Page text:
For most pet insurance companies, reimbursement levels are the same across all breeds. In other words, if the company offers 90 percent reimbursement on claims, you’ll get 90 percent of your bill covered, whether you have a sheepdog or a Siamese cat.

But factors such as breed, species, age and even zip code will be used to determine your monthly rate. Pet insurance providers need this information to determine the pricing structure that will best help them cover your pet’s treatment. It’s important to make sure you submit that information accurately so you can be sure all your claims will be covered.

Instead of trying to puzzle things out on your own, you’d be well-advised to just get a quote for your specific pet. You can do that here.

How Much of My Bill Will Be Covered?

First, let’s just clarify that pet health insurance covers claims relating to an accident or illness. (Actually, some companies only cover accidents, but ManyPets covers both.) Standard insurance policies also won’t reimburse you for preventive care — though some add-on plans, like the ManyPets wellness package, will fill in that gap. It’s also worth noting that every insurance company includes certain exclusions, including those relating to pre-existing conditions.


Pre-existing conditions and insurance - how does it work?

ManyPets has exclusions for pre-existing conditions, but past conditions don’t always prevent future coverage. Get the details.


For a complete overview of what a ManyPets insurance policy does cover, visit this page. (You can also visit this page to learn what isn’t covered, but you should really learn what is covered first.)

With all that out of the way: The highest-quality plans tend to reimburse pet parents for the vast majority of accident- and illness-related vet bills. ManyPets will reimburse you for 90 percent of your claims. (You can also customize your deductible and copay when you purchase your policy, just FYI.)

By the way, some companies, including ManyPets, allow you to submit an unlimited number of claims without ever seeing your monthly bill rise. Your premiums will never go up just because your pet is sick — that would kind of defeat the purpose.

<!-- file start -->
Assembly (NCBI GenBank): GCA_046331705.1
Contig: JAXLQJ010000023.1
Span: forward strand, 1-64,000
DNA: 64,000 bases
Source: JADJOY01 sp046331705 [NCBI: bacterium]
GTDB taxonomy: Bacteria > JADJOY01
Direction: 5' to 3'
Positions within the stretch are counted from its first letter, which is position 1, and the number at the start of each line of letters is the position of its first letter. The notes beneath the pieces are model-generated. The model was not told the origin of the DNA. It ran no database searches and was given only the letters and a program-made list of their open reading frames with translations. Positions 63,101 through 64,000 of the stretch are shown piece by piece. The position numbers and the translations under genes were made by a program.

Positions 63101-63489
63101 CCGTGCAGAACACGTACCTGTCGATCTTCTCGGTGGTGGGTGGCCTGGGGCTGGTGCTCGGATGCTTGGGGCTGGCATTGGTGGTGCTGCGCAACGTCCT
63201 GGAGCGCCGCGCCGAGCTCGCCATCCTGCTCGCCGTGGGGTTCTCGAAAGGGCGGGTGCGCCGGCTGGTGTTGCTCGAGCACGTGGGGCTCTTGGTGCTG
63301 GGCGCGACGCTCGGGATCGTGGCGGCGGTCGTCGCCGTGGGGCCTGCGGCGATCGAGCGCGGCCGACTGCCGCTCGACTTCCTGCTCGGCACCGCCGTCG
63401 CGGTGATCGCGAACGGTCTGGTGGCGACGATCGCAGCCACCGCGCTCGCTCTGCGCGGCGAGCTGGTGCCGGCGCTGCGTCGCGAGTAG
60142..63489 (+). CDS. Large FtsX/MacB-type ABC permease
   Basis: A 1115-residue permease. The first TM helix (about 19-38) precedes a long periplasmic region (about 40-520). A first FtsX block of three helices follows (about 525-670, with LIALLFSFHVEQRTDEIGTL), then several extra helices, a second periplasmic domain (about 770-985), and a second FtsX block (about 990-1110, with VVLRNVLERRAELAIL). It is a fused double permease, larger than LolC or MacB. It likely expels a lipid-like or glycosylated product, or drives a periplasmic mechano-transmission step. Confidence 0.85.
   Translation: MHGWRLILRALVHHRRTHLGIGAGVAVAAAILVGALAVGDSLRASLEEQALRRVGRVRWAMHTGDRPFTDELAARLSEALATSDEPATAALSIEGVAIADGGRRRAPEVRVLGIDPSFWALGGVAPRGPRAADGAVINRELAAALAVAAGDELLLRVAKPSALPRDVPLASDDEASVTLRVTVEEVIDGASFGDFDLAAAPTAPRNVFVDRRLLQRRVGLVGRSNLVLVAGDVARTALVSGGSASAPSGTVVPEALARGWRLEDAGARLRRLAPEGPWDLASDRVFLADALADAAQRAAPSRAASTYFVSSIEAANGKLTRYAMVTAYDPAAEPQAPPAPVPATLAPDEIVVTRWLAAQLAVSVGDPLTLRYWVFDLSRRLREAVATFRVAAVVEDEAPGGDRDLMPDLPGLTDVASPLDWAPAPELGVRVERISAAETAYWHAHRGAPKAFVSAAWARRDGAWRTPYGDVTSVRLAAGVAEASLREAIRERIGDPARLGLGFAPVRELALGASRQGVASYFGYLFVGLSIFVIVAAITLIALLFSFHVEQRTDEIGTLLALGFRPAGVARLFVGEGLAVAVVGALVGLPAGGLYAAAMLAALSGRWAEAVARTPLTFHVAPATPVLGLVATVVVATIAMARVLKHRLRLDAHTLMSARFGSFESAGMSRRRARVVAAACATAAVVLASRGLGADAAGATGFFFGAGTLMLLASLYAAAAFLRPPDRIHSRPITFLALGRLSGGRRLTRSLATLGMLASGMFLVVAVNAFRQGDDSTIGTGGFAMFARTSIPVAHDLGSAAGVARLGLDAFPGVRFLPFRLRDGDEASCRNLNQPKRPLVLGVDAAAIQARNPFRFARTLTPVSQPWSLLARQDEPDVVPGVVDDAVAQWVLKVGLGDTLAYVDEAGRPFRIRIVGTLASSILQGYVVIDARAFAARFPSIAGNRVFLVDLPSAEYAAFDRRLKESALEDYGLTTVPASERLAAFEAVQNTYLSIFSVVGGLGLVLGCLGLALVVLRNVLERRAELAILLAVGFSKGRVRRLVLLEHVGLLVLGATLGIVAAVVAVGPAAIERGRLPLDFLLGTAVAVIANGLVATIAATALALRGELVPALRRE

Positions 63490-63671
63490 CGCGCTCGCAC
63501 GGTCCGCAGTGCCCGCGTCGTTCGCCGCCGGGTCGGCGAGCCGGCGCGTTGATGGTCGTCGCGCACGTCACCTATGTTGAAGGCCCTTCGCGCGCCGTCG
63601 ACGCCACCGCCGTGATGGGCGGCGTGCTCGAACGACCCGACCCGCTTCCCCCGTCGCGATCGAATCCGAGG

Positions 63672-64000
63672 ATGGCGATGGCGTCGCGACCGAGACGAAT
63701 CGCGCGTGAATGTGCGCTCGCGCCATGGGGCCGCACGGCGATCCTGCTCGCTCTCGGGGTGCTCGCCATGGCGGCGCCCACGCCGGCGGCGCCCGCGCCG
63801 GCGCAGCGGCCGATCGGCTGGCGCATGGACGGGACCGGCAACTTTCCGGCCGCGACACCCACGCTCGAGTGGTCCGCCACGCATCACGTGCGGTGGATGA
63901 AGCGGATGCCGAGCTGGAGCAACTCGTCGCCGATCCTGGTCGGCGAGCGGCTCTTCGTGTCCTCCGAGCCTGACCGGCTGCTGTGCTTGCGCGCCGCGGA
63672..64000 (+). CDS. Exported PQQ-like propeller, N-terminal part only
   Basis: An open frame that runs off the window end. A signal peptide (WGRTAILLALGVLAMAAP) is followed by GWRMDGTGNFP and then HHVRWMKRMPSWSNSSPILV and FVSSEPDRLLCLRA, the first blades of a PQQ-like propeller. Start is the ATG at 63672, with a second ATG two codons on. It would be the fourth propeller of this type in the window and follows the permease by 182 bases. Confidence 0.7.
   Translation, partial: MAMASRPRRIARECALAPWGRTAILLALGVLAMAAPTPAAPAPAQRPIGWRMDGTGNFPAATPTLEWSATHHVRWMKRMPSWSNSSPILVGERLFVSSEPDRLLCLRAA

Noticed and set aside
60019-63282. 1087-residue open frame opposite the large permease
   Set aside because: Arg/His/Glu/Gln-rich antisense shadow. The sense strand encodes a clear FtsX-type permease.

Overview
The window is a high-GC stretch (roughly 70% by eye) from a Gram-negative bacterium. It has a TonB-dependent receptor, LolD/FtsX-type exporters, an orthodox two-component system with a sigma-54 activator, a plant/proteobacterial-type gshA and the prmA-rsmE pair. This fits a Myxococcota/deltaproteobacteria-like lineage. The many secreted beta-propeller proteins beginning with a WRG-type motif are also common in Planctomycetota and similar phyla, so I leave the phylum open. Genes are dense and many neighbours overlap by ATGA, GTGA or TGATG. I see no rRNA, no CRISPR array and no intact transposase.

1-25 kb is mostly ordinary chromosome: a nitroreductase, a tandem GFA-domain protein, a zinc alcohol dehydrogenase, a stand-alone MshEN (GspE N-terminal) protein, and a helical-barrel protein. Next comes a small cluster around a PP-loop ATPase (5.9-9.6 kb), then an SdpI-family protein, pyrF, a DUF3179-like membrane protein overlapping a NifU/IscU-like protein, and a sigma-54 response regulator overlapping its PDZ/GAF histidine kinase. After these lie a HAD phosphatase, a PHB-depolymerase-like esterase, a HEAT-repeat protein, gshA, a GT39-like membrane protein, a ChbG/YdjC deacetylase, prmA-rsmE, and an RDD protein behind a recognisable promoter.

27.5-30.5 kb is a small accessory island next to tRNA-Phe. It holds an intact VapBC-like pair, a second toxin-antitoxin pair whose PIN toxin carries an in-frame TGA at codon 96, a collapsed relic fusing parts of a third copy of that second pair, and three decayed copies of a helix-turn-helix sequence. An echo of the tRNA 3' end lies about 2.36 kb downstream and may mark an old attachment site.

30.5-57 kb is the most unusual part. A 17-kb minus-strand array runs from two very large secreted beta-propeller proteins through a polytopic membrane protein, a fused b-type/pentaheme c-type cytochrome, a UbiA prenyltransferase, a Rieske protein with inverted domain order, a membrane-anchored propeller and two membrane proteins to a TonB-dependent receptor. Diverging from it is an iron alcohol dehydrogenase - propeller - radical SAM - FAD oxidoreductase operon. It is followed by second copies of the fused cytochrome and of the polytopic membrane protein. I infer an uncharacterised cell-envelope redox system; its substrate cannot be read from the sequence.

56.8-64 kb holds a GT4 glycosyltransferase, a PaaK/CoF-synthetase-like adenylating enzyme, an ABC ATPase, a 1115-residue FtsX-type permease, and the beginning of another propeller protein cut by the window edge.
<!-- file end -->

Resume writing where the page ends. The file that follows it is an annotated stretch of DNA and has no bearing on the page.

So how does getting reimbursed actually work, and how much money will you get back? Let’s break this down with an example.

Leo the Beagle develops a tumor between his front legs. Yikes.

His pet parent, Lisa, brings him in for an examination, and Leo’s vet winds up performing a biopsy and blood work. All told, the vet visit costs $600.

Fortunately, Lisa has insured her pup, and submits the bill to her insurance provider. Here’s what happens then:

  • Reimbursement: 90%, or $540

  • Deductible: $100, which Lisa pays out of pocket.

Ultimately, Lisa is reimbursed $440 on a $600 bill.

But it doesn’t end there.

A few days later, the biopsy result comes back, and the tumor is benign (phew!). Nonetheless, the tumor is making it difficult for poor Leo to walk. His vet recommends a $2,000 surgery to remove the tumor, and Lisa schedules the procedure without a moment’s hesitation. The surgery goes off without a hitch, and little Leo bounds out of the clinic with a spring in his step.

Lisa submits her new claim, and here’s what happens then:

  • Reimbursement: Still 90 percent!

  • Deductible: None this time — Lisa already paid it with her previous claim.

Lisa is reimbursed $1,800 on a $2,000 bill. Couple that with the first claim she submitted, and Lisa has spent only $360 out-of-pocket on $2,600 worth of veterinary bills.